This book explores popular music fandom from a cultural studies perspective that incorporates popular music studies, audience research, and media fandom.
The essays draw together recent work on fandom in popular music studies and begin a dialogue with the wider field of media fan research, raising questions about how popular music fandom can be understood as a cultural phenomenon and how much it has changed in light of recent developments.
Exploring the topic in this way broaches questions on how to define, theorize, and empirically research popular music fan culture, and how music fandom relates to other roles, practices, and forms of social identity.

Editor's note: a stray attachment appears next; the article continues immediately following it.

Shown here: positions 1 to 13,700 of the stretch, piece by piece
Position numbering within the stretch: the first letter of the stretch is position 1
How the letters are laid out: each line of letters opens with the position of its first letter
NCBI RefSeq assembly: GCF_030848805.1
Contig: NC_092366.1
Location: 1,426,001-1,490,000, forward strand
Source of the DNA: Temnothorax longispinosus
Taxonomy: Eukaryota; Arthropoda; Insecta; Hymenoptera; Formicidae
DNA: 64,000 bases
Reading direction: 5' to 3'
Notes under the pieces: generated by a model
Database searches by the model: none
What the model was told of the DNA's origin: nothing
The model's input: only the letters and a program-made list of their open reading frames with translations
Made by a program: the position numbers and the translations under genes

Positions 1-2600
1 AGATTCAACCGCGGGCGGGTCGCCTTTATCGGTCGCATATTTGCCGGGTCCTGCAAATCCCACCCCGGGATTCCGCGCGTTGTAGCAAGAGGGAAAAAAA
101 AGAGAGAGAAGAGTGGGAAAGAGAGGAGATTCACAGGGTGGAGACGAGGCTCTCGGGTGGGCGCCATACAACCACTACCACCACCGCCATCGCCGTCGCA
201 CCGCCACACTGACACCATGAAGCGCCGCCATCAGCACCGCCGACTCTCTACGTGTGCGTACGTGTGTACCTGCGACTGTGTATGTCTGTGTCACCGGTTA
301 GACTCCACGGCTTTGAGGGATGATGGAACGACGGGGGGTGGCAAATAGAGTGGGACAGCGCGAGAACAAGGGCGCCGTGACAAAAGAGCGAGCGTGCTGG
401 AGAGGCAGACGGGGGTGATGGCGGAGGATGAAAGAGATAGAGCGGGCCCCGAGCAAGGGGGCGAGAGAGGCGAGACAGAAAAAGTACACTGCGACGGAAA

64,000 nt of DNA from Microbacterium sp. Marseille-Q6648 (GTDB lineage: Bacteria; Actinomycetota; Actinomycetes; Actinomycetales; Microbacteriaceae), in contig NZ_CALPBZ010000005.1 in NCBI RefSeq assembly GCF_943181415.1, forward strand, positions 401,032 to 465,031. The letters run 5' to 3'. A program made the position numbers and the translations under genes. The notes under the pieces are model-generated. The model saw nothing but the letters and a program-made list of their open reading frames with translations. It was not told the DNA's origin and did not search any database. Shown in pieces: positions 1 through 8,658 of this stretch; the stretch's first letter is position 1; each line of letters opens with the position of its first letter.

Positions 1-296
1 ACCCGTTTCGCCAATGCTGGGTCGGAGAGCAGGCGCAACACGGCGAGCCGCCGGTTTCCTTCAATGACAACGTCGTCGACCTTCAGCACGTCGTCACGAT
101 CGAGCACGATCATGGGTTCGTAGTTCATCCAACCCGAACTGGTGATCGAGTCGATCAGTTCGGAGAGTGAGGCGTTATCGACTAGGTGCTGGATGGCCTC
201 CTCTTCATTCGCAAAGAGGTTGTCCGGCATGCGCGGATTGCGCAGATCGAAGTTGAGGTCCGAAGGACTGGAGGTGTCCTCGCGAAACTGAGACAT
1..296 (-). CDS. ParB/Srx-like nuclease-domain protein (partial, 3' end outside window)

Fandom itself has been brought center stage by the rise of the internet and an industrial structure aiming to incorporate, systematize, and legitimate dimensions of it as an emotionally-engaged form of consumerism.
Once perceived as the pariah practice of an overly attached audience, media fandom has become a standardized industrial subject-position called upon to sell box sets, concert tickets, new television series, and special editions.
Meanwhile, recent scholarship has escaped the legacy of interpretations that framed fans as passive, pathological, or defiantly empowered, taking its object seriously as a complex formation of identities, roles, and practices.
While popular music studies has examined some forms of identity and audience practice, such as the way that people use music in daily life and listener participation in subcultures, scenes and, tribes, this volume is the first to examine music fans as a specific object of study.